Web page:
The whip was necessary for grooming her while she was tied in the barn too. When cross-tied, Gretchen would swing side to side, throw her head, snap her teeth, kick, and fling herself back and forth. Unless you held the whip. Whip in hand, I could groom her in peace while she stood. I never struck her with it (except for when she started in the lesson program and she tried to bite the students, then she got a swat) I just had to hold it where she could see it, which presented a problem when I would need to get something from the tack room. I would have to get the longest longe whip I had and hold it out the door of the tack room while I, with feats of amazing stretchiness, would reach for whatever I needed.

The grooming and tacking up process itself was a constant flip-flop between Gretchen snarling and being serene. She loved her curry comb, hated the brushes. Except on her face, she loved having her face brushed, especially her ears. She hated her saddle, but would almost put her bridle on by herself. She loved her bit and would take it into her mouth before I even asked her to. No matter how gently or slowly I did up her girth, she still fumed about having it fastened. She hated having someone get on her, even from the mounting block, but loved going riding. I never found any physical reasons for Gretchen's complaints. It was all mental.

After I had owned Gretchen for a while, Mentor found a sale video for Gretchen made by her first rider. It was delicately edited so that it shows the owner getting Gretchen's halter and heading out to the paddock, then it cuts away to a shot of Gretchen being groomed, but not tied. It shows the owner bringing the saddle to the horse but then switches to a shot of her riding. All the scary bits were left on the cutting room floor.

To her credit, Gretchen taught me, and many others, some valuable lessons. I'll continue Gretchen's story in the next post. The best and worst is yet to come.

Sunday, May 8, 2011

Old School

The stats on these horses would indicate that they ought to be doddering, feeble, quietly ambling about the arena, content with a bit of a trot now and then, but satisfied with moseying also. I should have to say, "Let's let Jolly rest for a little while.", and "How about we give Raffles a break now.". I should not have to have someone lead Jolly around at the walk, to try and anchor him down so his rider can have some control.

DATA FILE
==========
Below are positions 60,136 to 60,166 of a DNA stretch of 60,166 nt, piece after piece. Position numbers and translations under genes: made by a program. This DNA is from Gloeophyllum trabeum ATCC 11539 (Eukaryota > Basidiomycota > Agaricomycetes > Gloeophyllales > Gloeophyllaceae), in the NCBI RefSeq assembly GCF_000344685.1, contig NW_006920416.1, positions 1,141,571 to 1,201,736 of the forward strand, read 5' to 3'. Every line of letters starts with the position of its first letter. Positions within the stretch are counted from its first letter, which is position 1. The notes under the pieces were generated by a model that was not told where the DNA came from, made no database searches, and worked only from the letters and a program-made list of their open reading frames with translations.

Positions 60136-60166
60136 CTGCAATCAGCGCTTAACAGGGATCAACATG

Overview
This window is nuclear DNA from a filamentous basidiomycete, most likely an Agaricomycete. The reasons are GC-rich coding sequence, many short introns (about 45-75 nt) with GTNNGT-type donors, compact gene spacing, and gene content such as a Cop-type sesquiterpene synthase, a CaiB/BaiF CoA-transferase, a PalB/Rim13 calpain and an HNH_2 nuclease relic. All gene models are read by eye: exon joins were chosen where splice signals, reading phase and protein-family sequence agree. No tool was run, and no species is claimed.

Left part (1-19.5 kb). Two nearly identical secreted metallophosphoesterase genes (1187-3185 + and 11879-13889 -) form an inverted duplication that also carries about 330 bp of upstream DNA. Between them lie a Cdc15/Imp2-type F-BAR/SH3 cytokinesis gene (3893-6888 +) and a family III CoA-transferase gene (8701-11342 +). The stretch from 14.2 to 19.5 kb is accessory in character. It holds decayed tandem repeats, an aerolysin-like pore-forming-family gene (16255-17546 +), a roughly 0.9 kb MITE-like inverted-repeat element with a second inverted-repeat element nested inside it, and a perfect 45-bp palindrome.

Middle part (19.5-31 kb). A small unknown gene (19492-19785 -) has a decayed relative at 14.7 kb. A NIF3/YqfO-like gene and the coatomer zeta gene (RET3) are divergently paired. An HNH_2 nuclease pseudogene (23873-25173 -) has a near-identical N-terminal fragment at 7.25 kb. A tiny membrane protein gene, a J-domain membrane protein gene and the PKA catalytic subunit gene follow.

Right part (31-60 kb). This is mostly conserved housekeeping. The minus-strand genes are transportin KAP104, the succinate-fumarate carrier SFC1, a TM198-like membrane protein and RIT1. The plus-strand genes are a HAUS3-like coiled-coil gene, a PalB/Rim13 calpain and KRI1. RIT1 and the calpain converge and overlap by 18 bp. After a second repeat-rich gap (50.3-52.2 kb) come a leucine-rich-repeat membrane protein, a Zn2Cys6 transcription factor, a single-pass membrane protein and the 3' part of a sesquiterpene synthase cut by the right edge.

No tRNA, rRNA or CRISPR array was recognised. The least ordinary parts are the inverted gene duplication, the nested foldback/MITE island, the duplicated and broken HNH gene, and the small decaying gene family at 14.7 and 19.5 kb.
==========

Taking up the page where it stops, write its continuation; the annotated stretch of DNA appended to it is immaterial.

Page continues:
The youngest one is Henry at a mere 17 years old. Then there is Raffles at 25, Rocket at 28 and Jolly at 31. They were all used in a group lessons tonight for adult beginner riders. Even after 2 hours, we were still having to hold them back. They were like war horses charging into the fray. "Bring on the dragons!"

Where had my steady, reliable school horses gone? Who were these nostril-flaring, speed-walking steeds? The poor college student who had come to help me out, left skid marks in the sand from trying to hold these old fools down to a walk. With my injured knee, I had no hope of keeping up with them so it was all up to poor college student to make lap after lap around the ring hanging, for dear life, onto the bridles of those horses who were determined to see who could get around the fastest. At the walk.

They could barely contain themselves. "Let's Trot!", they snorted, as if they were all stand-ins for the Black Stallion. Raffles, the only one allowed to trot, because his rider had done a bit of trotting before, went down the long side like a Saddlebred in a Road Hack class. His startled rider gamely tried to keep up with her reins up under her chin somewhere and her legs doing a kind of polka beneath her. After that he was only allowed to trot when sporting a poor college student sized hobble.

Before next week's adult beginner group lesson, I think the overly-enthusiastic, geriatric school horses are going to need some powering down. I'm not complaining, I'm glad my old horses are this spry and sound. It just caught me by surprise. I was unprepared for their effervescence.